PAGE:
Election Processes, Liberation Movements and Democratic Change in Africa (completed)

Why have African liberation movements, and pro-democracy movements failed to fully implement the democratic aspirations that were such an important element both of the anti-colonial struggle and the support for the pro-democracy movement?

Our research will emphasise and compare the experiences of the following countries: (1) countries where the armed liberation movements that once secured independence from colonial rulers are still in power (Mozambique, Zimbabwe); (2) second-generation liberation movements that waged armed struggles against African dictatorships in the 1980s and 90s, and have been in power since (Uganda, Ethiopia) and; (3) pro-democracy movements that have seen the establishment of multi-party political systems since the early 1990s (Zambia and Malawi).

Through case analyses and comparative research, we aim to investigate three main sets of problematics:

Phase I. Electoral Power, Political Parties and Liberation Movements

The first set of issues that the project has as its focus namely Electoral Power, Political Parties and Liberation Movements was addressed at a project conference organised in Maputo in April 2010. A main conclusion to be drawn from the first phase of research is that incumbent governments emerging from first and second generation liberation struggles, as well as pro-democracy movements, have great difficulties in accepting power alternation and political opposition.

Phase II. Legitimacy of Power and the Possibilities for Opposition

Yet, we need more detailed knowledge about how the transition to a democratic political dispensation influenced the conditions for the development of political space for contestation. Further, we need to address further why elections and the electoral system have failed to provide mechanisms for alternation in power and for holding leaders accountable to the electorate. And we need to address how democratic institutionalisation may contribute to peaceful solutions to violent conflicts.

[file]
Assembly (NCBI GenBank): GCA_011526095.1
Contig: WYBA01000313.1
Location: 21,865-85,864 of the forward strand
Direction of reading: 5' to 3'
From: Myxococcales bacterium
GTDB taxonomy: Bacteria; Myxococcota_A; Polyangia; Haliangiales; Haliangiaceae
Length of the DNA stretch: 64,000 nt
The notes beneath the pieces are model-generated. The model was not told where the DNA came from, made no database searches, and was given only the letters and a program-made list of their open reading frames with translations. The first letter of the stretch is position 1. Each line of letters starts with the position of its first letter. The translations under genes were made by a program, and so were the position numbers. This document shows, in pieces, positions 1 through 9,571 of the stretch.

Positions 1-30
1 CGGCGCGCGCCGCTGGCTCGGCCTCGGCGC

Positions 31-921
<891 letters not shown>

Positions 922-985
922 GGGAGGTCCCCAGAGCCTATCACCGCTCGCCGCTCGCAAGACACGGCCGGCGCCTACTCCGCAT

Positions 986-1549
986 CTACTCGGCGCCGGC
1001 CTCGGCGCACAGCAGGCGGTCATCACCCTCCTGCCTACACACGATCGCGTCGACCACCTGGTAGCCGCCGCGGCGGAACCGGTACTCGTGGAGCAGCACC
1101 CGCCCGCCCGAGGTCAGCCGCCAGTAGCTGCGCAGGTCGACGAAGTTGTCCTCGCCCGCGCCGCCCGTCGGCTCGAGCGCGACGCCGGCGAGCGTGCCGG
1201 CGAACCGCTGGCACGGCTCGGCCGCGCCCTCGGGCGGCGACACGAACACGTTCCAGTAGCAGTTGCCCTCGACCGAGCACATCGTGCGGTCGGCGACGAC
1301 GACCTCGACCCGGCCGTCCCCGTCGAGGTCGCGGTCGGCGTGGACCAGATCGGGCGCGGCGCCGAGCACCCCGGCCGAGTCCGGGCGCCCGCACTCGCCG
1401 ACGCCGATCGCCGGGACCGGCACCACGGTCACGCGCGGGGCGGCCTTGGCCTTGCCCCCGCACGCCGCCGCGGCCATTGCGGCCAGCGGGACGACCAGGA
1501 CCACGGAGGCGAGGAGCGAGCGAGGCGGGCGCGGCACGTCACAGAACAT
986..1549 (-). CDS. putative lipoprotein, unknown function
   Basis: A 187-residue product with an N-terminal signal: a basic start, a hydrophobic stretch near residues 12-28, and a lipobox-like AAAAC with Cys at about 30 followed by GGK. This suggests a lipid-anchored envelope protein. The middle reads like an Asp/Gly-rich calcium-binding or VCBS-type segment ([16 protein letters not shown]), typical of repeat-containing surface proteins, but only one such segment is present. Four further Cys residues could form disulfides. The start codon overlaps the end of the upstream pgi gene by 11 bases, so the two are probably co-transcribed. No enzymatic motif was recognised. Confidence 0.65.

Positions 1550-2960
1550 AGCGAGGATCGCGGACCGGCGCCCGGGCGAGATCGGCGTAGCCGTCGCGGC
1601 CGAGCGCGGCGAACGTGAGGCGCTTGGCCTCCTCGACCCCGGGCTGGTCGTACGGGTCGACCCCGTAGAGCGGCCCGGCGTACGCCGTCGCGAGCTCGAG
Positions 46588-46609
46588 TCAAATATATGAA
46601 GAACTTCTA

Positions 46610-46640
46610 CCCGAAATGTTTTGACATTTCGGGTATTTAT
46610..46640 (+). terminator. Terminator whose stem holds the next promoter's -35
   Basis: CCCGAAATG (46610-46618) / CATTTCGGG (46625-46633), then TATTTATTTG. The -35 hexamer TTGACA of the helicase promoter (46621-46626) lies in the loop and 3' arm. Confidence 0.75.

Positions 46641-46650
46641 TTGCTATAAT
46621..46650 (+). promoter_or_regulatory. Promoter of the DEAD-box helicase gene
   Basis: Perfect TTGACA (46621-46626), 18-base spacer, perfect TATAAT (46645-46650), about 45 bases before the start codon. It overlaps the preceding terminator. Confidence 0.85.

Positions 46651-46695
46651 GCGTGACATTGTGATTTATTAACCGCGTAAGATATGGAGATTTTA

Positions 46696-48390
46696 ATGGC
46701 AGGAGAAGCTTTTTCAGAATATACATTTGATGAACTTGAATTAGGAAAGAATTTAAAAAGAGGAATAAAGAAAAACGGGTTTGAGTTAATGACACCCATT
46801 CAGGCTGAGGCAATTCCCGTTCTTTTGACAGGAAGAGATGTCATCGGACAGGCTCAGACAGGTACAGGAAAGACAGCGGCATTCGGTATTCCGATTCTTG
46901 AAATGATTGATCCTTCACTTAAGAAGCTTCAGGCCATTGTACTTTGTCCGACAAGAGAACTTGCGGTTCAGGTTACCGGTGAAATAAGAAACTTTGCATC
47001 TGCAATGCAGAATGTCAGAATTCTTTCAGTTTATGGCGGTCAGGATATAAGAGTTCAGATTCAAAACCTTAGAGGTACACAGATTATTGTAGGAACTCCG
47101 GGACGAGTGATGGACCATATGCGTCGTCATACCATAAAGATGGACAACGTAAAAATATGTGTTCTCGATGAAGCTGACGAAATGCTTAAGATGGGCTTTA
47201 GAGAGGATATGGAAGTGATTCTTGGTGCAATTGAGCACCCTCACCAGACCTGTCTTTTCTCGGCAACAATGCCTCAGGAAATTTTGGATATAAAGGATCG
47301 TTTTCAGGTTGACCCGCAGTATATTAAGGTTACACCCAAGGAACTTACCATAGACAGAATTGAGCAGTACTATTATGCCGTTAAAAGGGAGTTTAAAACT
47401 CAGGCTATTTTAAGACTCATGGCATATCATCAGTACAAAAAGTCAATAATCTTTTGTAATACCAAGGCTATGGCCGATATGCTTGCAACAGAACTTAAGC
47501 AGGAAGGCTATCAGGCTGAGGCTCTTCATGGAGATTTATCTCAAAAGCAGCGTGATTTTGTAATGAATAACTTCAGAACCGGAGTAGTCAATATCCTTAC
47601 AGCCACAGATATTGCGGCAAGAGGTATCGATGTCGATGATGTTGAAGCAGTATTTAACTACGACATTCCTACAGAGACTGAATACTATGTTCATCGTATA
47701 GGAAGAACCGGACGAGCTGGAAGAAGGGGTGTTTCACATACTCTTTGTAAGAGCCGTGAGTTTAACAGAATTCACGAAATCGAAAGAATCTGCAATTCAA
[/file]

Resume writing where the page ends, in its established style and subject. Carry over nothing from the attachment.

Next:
In the second phase of the research project that we now seek MFA funding for, we wish to address the issues listed above by emphasising the Legitimacy of Power and the Possibilities for Opposition. This phase thus will focus on both how particularly dominant party regimes make use of elections and other formalised elements of a minimalist democracy to maintain power, without really institutionalising deep democratic structures.

In this context it is of particular interest to investigate the role of the strong and often non-transparent relationship that exists dominant party systems between the presidency and the government, the ruling party and private businesses. There are strong tendencies that point in the direction of nomenclatura systems. This is an issue, which is linked to a critical analysis of the role of China particularly in extractive and construction industries in Africa.

Phase III. Authoritarian States and Democratic Rights

In the project’s third phase we suggest to shift focus and discuss the potential for deliberation and space for alternative views within authoritarian political settings. In this phase the problems of how to safeguard and develop human, civil, political and social rights will be a central focus. The research activities will be presented as a conference on Authoritarian States and Democratic Rights organised at CMI in 2012. In this phase the role of public debate and the media will be addressed as part of a wider attention given to political spaces for organisation both in relation to private enterprise and civil society actors.

Published Apr. 8, 2011 11:08 AM - Last modified Apr. 10, 2011 5:03 PM